Mentioning you’re from California while abroad often leads to a handful of follow-up questions. Most of them revolving around the beach or Disneyland, both of which I rarely get to go to (unfortunately!). Most recently, however, California has become infamous worldwide for an increasingly urgent problem; wildfire. The impacts of recent severe fires have affected nearly every person/family within the state in some shape or form, as well as garnered the attentive eyes of countless others around the world. Native wildlife and landscapes also lay within a tenuous balance as encroaching megafires threaten to upend the natural stability established in these systems. Most ecosystems within California are fire-adapted, echoing back to deep co-evolutionary relationships between ecological communities and indigenous people who used fire to maintain important processes. However, recent global changes in climate, expanding urban development into wildland spaces and outdated policies in forest/fire management have created a perilous opportunity for many wildfires to transform into the immense megafires we’ve witnessed. The 2014 King Fire, 2017 Thomas Fire, and most recently the 2018 Mendocino Complex Fire (now the largest fire in recorded California history) are all examples of this process.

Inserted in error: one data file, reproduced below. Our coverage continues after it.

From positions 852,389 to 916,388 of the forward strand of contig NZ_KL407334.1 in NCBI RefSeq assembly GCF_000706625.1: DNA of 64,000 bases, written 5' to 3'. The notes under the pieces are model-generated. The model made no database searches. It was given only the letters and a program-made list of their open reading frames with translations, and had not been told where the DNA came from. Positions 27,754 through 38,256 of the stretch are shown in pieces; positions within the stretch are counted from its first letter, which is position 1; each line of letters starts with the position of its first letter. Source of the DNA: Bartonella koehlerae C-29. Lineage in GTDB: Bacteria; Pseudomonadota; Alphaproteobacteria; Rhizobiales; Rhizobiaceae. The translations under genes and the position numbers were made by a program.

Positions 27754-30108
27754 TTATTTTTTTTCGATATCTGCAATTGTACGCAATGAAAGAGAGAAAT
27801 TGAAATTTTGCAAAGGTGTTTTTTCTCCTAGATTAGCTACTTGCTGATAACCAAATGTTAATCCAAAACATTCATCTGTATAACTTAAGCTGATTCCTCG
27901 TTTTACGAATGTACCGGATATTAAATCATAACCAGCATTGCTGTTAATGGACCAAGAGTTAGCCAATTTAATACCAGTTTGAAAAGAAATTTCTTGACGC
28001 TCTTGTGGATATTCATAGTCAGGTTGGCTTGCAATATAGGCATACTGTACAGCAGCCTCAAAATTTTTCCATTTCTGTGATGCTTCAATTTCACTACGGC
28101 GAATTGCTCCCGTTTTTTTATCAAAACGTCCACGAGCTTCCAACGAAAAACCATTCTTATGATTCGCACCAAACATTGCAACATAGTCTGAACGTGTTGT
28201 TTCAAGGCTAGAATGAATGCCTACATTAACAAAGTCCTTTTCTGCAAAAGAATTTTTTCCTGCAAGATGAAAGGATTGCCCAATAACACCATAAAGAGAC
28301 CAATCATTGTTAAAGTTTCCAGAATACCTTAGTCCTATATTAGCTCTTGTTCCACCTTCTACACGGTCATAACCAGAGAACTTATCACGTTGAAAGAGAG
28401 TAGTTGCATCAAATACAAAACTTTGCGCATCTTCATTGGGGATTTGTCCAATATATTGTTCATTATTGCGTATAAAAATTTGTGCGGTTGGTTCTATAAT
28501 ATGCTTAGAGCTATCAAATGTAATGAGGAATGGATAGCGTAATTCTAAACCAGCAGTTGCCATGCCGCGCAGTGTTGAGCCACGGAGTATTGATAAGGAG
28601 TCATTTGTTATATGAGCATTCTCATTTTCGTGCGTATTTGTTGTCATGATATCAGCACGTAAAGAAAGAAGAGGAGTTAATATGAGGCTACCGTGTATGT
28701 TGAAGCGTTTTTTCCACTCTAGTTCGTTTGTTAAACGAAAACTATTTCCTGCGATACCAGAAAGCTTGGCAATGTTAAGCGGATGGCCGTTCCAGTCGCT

Megafires serve both as a threat to the balance of stability…and an opportunity to explore how the mechanisms of resilience work.
Arriving at grad school, my initial research curiosity pointed me towards exploring how biodiversity and community ecology contribute to maintaining the stability and resilience of the natural systems surrounding us. Megafires serve both as a threat to the balance of stability in many of these systems and as an opportunity to explore how the mechanisms of resilience work within human-altered ecological communities. California, renowned for its unique biodiversity, is covered in a myriad of habitat types and fire regimes. This past summer, I visited potential field sites to see what the current condition of wildfire means for the people, wildlife and future landscapes of California.